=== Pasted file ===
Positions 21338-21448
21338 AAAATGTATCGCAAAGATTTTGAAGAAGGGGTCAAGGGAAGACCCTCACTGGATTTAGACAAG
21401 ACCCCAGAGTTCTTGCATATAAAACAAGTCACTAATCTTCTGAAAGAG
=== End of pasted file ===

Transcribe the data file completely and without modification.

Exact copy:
Positions 21338-21448
21338 AAAATGTATCGCAAAGATTTTGAAGAAGGGGTCAAGGGAAGACCCTCACTGGATTTAGACAAG
21401 ACCCCAGAGTTCTTGCATATAAAACAAGTCACTAATCTTCTGAAAGAG